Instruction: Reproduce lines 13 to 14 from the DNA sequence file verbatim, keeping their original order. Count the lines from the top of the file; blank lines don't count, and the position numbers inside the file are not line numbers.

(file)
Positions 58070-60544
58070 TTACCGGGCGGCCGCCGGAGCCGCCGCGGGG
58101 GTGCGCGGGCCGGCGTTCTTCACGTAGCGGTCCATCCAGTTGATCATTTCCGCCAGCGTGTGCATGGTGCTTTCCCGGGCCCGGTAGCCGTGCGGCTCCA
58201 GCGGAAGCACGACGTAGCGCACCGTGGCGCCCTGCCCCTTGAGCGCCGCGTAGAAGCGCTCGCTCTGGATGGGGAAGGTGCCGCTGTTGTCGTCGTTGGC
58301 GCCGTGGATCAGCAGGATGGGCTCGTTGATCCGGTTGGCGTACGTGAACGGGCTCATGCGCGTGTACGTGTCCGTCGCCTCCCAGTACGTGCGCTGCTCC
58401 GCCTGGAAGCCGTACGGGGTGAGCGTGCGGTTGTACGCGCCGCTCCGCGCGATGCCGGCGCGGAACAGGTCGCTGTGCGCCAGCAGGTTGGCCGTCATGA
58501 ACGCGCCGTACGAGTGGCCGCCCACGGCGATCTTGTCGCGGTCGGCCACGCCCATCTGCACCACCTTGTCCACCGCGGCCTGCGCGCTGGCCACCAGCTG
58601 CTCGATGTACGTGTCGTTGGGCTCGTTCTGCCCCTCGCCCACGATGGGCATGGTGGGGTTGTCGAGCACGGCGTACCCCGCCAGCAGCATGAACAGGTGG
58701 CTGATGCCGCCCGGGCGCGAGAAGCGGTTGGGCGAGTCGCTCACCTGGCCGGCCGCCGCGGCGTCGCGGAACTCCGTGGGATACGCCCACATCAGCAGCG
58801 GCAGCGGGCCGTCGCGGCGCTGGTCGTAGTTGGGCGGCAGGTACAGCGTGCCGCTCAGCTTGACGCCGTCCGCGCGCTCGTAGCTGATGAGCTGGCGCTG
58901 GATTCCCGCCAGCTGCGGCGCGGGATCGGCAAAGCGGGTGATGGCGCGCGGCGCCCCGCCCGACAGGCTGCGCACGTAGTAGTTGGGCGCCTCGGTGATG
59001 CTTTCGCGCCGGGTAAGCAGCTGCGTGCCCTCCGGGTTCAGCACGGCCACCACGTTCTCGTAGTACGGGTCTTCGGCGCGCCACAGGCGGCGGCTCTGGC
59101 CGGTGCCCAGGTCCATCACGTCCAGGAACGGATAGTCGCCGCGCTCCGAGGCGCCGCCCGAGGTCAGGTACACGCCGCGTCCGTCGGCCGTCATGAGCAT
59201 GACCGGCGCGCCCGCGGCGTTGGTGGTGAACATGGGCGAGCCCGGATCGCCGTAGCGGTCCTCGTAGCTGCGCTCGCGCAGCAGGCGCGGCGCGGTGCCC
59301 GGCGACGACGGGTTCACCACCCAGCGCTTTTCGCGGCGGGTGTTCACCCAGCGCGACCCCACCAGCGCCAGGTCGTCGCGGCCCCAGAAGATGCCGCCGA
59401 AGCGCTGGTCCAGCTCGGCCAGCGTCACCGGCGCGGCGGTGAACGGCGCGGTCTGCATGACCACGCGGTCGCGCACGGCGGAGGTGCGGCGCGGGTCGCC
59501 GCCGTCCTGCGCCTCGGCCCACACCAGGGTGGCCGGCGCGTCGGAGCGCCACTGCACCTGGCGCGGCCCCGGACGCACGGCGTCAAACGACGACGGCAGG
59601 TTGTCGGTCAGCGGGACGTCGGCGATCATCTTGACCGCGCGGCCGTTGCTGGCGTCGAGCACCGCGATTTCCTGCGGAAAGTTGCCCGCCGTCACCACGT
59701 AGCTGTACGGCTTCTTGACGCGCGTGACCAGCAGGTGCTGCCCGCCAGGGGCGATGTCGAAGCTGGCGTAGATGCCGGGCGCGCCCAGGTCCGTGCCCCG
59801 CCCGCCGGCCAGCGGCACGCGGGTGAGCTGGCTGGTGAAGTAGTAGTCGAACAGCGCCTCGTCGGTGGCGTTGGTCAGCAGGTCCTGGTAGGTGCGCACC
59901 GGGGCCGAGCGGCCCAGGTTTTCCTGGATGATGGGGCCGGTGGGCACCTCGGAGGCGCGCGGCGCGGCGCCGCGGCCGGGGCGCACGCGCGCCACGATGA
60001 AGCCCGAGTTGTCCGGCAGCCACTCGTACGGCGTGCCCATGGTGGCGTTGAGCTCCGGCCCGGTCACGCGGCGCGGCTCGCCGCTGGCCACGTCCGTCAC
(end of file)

59101 CGGTGCCCAGGTCCATCACGTCCAGGAACGGATAGTCGCCGCGCTCCGAGGCGCCGCCCGAGGTCAGGTACACGCCGCGTCCGTCGGCCGTCATGAGCAT
59201 GACCGGCGCGCCCGCGGCGTTGGTGGTGAACATGGGCGAGCCCGGATCGCCGTAGCGGTCCTCGTAGCTGCGCTCGCGCAGCAGGCGCGGCGCGGTGCCC